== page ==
If they didn’t like the strategy, it’s because they NEVER FREAKING TRIED IT!

Okay … now let’s get into poker mode. You don’t see me rant often, but here it goes.


It happens over and over again, and it will never stop happening. That’s why I usually don’t say anything.

Do you have any clue how many poker players pretend to be profitable and talk to me as if I don’t know what the hell I’m doing? Fortunately, there are many more that respect me and ask my advice.

Ironically, I have been so bombarded by people telling me that I’m doing it wrong that I actually start to believe it, which leads to me not being sure if I should be teaching others. And maybe I shouldn’t, but I’ll explain why.

I once posted a question years ago asking people to rate their reading ability 1-10. Almost everyone overinflated their number. When someone asked me my reading ability toward the end of that post, I went the humble route and said 6 (of 10). Biggest lie I ever told.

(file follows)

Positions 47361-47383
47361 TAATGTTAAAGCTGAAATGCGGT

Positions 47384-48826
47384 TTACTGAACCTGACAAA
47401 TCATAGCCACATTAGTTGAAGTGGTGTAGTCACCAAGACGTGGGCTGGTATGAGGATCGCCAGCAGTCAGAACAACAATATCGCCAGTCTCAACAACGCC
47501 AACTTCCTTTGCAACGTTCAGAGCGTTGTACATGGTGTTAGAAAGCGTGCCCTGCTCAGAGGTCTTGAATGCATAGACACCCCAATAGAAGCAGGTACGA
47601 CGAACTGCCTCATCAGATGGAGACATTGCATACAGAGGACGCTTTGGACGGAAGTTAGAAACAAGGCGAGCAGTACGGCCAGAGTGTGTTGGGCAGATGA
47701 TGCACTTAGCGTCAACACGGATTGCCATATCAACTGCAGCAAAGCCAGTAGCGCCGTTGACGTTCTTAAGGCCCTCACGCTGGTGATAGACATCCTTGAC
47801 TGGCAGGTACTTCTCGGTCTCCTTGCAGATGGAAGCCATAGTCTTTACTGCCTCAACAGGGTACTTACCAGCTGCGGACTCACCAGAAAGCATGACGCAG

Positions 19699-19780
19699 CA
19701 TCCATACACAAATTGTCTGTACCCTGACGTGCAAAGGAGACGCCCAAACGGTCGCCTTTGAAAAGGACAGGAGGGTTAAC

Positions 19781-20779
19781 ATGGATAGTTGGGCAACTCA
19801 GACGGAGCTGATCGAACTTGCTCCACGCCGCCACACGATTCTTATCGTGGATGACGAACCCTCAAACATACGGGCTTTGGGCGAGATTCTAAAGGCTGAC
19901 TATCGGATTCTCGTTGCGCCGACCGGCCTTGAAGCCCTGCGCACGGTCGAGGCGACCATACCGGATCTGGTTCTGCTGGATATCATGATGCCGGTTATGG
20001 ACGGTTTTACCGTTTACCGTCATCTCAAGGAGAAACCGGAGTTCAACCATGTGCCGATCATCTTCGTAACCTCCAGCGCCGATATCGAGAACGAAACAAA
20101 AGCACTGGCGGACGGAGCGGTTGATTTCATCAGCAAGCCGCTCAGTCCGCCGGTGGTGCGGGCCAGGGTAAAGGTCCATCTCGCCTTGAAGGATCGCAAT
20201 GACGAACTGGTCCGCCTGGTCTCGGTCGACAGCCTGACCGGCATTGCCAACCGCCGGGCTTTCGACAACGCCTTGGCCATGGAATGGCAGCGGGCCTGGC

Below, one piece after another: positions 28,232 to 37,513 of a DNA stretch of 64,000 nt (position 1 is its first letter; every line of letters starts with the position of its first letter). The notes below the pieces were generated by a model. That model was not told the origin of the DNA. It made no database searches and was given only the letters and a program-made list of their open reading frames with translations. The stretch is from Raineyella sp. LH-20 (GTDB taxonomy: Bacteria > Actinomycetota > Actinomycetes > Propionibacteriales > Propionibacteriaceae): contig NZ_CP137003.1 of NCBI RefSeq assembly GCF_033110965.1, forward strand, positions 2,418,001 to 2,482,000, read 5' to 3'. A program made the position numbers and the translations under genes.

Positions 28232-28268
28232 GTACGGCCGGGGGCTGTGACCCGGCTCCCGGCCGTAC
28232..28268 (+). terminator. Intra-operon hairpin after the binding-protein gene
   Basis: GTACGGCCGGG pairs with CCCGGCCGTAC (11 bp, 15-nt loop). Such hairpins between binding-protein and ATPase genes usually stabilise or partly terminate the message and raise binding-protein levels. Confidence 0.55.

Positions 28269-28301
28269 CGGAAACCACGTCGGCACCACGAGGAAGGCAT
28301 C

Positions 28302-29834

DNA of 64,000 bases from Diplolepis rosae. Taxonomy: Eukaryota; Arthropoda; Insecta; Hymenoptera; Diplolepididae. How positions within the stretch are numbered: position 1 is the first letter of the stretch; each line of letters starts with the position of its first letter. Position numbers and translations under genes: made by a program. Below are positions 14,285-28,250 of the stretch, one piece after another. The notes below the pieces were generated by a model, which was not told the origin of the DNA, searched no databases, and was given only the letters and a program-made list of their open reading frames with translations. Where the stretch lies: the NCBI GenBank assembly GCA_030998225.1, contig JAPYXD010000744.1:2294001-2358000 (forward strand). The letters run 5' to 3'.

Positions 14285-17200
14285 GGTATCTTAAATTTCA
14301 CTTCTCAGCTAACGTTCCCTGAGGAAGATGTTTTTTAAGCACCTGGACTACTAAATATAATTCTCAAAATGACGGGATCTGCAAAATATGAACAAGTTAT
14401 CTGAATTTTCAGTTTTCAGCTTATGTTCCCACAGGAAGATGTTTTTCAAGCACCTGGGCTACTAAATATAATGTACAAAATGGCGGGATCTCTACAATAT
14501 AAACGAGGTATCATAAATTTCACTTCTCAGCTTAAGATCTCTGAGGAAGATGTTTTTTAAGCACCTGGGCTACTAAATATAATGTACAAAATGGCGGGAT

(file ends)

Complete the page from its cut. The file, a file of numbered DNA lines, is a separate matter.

I once had a conversation with another poker player about this and he said, “Dude, you can read my farts.” I took that as a compliment. More recently, someone told me my reads were spot-on. When I folded KQ face-up to AQ on this flop: 9Q6-rainbow, a dealer asked, “How do you know?” He had dealt to me many times.

I’m not right all of the time, but my mind is much more suited to figuring out human puzzles by using clues than it is to figure out pot odds. Most people are writing about pot odds, implied odds, EV, GTO, etc. That’s not me, and I’m not going to try to be someone I’m not.

I’m doing my best to write about much different things based on what works for me. I won’t go through an entire list. I will just use one word: Patterns. If you figure out someone’s patterns, you know them better than they know themselves. That is how you read someone. And that is how you win. And knowing them better than they know themselves is not an exaggeration.

How the hell am I supposed to reach reading ability? It’s more of an instinctive thing. Or, maybe it just comes from seeing so many poker hands throughout my life that I usually have a sense of what’s going on. My biggest losses come from knowing I’m behind and calling anyway. I have greatly reduced that tendency, but it still creeps in once in a while.